Your education, your job, your income, the neighborhood in which you live are markers of socioeconomic status (SES). First-of-its-kind research shows that SES contribute to physical and mental health, educational achievement, and cognitive capacities. The brain acts as a mediator between socioeconomic status and many outcomes. Scientific studies, however, have previously failed to show whether SES’s impact on the brain is primarily genetic, or primarily environmental.
An international research team led by scientists at the University of Pennsylvania and Vrije Universiteit Amsterdam are trying to determine the relative contributions of genes and environment. The team found evidence that both genetics and environmental influences contribute to the neurological socioeconomic impact. That is not new knowledge, nor a surprise.
“What we saw in the study is that some of the relationship between the brain and socioeconomic status could be explained by genetics, but there is a lot more to that relationship that remains even after you account for genetics,” says Gideon Nave, a marketing professor in Penn’s Wharton School. “This suggests that socioeconomic conditions, in some way, can negatively influence the social and economic disparities which plague our American culture.”
A significant body of research has shown that socioeconomic status has a signature in the brain.
“I study the relation between SES and the brain,” says Farah. “A question that always comes up is: What causes these differences? Are characteristics of SES encoded in the genome, or does life experience at different levels of SES have these effects on the brain? We were able to show that it is both, and that genes and environment seem to exert different effects on different parts of the brain.”
Each participant was assigned two socioeconomic “scores.” One combined income, occupation, and education. The second combined neighborhood and occupation. The two scores accounted for about 1.6 percent of variation in total brain volume.
Scrutinizing the brain scan data, they found a host of brain regions related to SES. The cerebellum showed a substantial connection to SES. Located near the brainstem, the cerebellum is responsible for movement and balance as well as higher level functions involving cognition and learning.
“We see correlations popping up all over the brain between SES and gray matter volume,” says Nave. “They’re small, but with the large sample size of our study, we can be confident that they’re real.”
Hyeokmoon Kweon, a doctoral student at Vrije Universiteit Amsterdam, adds: “Importantly, these small regional correlations do not imply that the overall relationship between gray matter of the brain and SES is also small. In fact, we can predict a sizable amount of SES differences by aggregating these small brain-SES relationships.”
The researchers looked for evidence of the genetic influence of socioeconomic status in the brain. They found that genetics could explain slightly more than half of the relationship between gray matter volume and SES in some regions. The prefrontal cortex and insula were particularly strongly governed by genetic influence. The relationship between SES and gray matter volume in other brain regions was not as consistently correlated with genetics, a sign that alterations there may be environmentally influenced.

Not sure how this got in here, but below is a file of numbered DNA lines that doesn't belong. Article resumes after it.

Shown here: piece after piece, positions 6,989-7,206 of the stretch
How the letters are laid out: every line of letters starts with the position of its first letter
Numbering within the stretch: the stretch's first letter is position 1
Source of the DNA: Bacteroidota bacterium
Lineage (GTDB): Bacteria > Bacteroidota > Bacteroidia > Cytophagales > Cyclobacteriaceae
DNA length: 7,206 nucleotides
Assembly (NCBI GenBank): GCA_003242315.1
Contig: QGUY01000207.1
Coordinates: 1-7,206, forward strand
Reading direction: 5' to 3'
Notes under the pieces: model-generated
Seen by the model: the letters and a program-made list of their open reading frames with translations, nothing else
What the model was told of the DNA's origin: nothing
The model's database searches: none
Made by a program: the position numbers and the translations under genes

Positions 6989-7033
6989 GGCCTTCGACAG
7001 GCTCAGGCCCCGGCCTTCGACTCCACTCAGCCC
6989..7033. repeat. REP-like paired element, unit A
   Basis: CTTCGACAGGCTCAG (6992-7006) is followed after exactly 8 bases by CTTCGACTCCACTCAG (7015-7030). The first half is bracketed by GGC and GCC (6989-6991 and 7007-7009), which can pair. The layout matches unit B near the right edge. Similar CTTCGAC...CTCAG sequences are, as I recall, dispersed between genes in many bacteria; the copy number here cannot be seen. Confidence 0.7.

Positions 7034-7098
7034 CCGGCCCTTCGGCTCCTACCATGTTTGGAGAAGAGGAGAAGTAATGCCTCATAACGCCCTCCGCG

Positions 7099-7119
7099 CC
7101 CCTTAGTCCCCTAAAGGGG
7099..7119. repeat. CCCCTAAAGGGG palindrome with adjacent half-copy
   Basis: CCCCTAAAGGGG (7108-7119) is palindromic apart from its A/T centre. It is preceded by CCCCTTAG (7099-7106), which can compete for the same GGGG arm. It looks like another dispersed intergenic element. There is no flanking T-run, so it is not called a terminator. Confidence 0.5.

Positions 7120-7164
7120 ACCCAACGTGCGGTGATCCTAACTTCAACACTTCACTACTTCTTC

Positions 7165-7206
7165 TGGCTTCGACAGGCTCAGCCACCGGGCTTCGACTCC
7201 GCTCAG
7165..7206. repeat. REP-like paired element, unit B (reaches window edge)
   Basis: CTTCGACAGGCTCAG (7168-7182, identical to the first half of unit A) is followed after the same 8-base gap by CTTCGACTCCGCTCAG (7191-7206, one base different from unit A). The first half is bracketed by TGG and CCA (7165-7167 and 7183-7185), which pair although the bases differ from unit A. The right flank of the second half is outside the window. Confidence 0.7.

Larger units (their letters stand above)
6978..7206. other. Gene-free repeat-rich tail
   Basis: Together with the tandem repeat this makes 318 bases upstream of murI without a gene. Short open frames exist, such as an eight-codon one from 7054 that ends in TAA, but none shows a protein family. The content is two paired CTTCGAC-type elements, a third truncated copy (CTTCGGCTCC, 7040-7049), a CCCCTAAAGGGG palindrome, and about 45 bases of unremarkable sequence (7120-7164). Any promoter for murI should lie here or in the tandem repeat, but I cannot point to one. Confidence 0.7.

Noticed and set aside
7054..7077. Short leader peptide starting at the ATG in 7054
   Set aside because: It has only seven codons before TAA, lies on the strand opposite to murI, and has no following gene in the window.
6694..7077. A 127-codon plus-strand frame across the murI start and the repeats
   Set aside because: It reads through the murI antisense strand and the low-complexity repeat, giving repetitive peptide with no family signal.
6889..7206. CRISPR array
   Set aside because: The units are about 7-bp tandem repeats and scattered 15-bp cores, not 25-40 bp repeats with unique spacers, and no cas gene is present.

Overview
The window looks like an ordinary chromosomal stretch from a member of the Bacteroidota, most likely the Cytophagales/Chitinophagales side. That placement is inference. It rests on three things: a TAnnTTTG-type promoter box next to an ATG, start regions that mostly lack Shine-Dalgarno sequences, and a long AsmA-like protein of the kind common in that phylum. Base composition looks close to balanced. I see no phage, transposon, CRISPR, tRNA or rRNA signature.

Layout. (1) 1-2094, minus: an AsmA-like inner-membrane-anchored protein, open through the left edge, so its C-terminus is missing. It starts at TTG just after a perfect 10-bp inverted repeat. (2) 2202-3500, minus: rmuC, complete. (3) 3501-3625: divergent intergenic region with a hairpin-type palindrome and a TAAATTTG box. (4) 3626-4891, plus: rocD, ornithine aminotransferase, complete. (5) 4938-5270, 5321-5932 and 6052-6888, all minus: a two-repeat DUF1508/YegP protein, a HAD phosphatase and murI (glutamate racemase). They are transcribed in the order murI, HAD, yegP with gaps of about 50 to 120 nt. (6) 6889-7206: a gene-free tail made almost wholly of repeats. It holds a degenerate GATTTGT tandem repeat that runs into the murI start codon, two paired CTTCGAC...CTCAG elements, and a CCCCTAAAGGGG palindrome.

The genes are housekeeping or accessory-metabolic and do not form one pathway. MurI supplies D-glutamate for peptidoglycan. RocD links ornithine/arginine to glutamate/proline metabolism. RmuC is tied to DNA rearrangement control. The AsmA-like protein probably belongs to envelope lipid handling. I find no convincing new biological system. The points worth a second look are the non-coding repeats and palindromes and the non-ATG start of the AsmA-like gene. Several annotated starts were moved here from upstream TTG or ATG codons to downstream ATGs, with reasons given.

Underscoring the influence that the environment can have, the researchers look at another variable in the data: body mass index (BMI). While genetics plays a role in BMI, BMI also arises from non-genetic factors, including nutrition and physical activity. Even after controlling for the known genetic linkages between brain anatomy and socioeconomic status, they found BMI could account for an average of 44% of the relationship between SES and gray matter volume.
The finding suggests that the environmental factors, not just genetic determinants, that can contribute to elevated BMI—such as poor nutrition and insufficient physical exercise—may also manifest in brain structure.
The researchers say that their findings, far from suggesting that there’s nothing to be done to ameliorate the impact of socioeconomic status impact on the brain, instead underscore that thoughtful policymaking should address health and social disparities connected to SES differences.
One solution could be policy interventions, the researchers say, addressing, for example, environmental justice concerns that are linked with poorer neighborhoods. “If air quality is worse in lower-SES neighborhoods, that can be triggering inflammation and other negative effects in the brain,” says Nave. “As just one example, regulations that mitigate air pollution could remove that harm and improve health and well-being across the board, no matter what neighborhood one lives in. Free, high-quality preschool can do the same thing. Genetics, in these cases, is not destiny.”
More studies are needed, the team says, to move from identifying correlations to pinning down causations, in terms of understanding the environmental effects of socioeconomic status on the brain. “With more and more data becoming available,” says Kweon, “I expect we will soon be able to produce such studies, which will help shape targeted interventions.”
The research is published in the journal Science Advances.